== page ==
A total of 2,880 temperature response curves were recorded. From a clinical point of view, only those parameter combinations which had caused a temperature increase of less than ∆T 10 °C were of interest. Accordingly, the presentation of results in Tables 1, 2 and Figs. 4–3 is limited to this clinically important threshold. If needed, results are available from the first author (HD).

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Open Access funding enabled and organized by Projekt DEAL.

These authors contributed equally: Petra Mela and Lucas M. Ritschl.

Department of Oral and Maxillofacial Surgery, School of Medicine, Technical University of Munich, Ismaninger Straße 22, 81675, Munich, Germany

Herbert Deppe, Alexandra V. Behr, Christina Marr & Lucas M. Ritschl

Department of Mechanical Engineering and Munich School of BioEngineering, Chair of Medical Materials and Implants, Technical University of Munich, Boltzmannstraße 15, 85748, Garching, Germany

Markus Ahrens & Petra Mela

Department of Periodontology, University of Berne, Freiburgstraße 7, 3010, Berne, Switzerland

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H.D.: Study design/conduction, operations, data acquisition and interpretation, major contributor in writing the manuscript. M.A.: Study design/conduction, data acquisition and interpretation, contributor in writing the manuscript, revising the manuscript. A.V.B.: Data interpretation, revising the manuscript. C.M.: Data acquisition and interpretation, revising the manuscript. A.S.: Study conception, revision of manuscript. P.M.: Study design, revision of manuscript. L.M.R.: Study design, analyses, and contributor in writing the manuscript.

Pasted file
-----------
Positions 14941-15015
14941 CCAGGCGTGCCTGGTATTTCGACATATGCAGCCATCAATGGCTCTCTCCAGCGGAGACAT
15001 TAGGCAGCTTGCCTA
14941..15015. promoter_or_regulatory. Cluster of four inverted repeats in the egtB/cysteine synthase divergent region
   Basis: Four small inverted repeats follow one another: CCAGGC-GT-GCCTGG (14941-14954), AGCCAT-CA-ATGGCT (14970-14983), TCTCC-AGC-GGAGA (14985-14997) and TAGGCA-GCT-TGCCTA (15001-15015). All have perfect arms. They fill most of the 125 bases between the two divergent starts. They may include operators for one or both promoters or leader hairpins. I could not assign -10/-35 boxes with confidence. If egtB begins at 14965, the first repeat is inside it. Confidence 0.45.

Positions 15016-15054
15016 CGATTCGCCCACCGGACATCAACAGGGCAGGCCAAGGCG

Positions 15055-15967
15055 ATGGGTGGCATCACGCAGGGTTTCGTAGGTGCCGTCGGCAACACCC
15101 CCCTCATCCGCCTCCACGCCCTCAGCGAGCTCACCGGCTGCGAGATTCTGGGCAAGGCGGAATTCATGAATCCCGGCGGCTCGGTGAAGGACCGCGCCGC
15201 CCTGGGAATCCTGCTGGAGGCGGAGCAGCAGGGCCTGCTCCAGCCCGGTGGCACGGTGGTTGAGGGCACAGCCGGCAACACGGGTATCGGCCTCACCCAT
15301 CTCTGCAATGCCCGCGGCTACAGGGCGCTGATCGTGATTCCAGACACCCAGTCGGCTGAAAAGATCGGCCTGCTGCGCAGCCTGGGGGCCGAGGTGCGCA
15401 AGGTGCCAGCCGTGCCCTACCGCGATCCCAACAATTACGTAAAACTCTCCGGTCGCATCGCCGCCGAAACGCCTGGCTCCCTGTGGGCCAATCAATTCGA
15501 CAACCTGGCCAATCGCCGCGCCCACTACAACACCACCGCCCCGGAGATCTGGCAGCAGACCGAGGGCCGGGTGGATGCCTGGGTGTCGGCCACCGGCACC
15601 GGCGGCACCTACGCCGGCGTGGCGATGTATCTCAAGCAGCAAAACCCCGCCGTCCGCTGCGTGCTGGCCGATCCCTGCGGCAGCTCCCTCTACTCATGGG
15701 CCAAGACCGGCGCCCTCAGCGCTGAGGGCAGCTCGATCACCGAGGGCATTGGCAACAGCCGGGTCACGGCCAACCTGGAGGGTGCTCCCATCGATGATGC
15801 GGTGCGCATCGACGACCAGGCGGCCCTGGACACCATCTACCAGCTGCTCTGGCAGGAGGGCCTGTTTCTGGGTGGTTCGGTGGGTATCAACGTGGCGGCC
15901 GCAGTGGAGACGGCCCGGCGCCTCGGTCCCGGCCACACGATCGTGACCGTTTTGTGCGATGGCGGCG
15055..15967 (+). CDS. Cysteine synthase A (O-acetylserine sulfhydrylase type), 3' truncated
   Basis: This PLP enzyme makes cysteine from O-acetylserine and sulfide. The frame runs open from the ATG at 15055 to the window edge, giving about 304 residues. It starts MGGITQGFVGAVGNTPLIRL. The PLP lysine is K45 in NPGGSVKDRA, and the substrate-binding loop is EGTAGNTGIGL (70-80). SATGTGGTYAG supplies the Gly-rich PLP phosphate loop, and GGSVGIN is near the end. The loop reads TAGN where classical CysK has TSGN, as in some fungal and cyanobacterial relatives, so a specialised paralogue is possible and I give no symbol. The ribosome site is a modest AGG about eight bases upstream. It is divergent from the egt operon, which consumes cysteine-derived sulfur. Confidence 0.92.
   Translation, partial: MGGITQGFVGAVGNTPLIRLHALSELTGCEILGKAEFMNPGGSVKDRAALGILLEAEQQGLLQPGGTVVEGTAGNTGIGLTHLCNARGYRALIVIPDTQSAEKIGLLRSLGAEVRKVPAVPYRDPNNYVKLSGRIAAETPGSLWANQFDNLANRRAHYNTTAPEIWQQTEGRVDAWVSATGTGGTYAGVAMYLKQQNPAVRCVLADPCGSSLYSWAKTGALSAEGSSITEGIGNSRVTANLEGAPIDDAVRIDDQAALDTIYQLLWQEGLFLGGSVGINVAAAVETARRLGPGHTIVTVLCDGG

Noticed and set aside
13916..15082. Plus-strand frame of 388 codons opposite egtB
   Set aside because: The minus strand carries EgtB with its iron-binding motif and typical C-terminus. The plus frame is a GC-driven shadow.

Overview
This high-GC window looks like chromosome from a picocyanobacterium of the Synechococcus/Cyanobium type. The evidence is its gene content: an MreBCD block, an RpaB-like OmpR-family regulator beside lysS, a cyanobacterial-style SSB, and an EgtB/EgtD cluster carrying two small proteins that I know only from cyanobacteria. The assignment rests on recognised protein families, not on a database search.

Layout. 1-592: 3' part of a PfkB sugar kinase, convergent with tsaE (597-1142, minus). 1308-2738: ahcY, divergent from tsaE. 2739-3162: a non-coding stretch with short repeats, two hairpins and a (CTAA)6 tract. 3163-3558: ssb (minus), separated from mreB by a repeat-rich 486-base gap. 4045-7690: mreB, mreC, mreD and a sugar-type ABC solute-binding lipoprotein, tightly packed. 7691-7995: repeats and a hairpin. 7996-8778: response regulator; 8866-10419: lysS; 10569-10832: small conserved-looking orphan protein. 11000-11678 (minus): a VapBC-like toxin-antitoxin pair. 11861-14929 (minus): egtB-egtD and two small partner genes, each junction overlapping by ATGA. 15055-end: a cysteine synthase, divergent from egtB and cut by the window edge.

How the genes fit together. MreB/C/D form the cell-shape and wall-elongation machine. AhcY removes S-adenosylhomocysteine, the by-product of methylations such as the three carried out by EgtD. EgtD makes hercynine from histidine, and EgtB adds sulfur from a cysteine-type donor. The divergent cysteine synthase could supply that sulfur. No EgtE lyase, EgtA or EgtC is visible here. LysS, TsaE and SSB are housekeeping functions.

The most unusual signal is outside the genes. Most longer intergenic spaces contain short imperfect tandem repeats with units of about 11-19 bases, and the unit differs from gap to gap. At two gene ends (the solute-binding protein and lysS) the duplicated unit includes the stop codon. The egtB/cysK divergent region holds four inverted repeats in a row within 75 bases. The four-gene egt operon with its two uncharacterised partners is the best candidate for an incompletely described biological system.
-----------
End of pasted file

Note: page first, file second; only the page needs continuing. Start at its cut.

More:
Correspondence to Lucas M. Ritschl.

The authors declare no competing interests.

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Deppe, H., Ahrens, M., Behr, A.V. et al. Thermal effect of a 445 nm diode laser on five dental implant systems: an in vitro study. Sci Rep 11, 20174 (2021).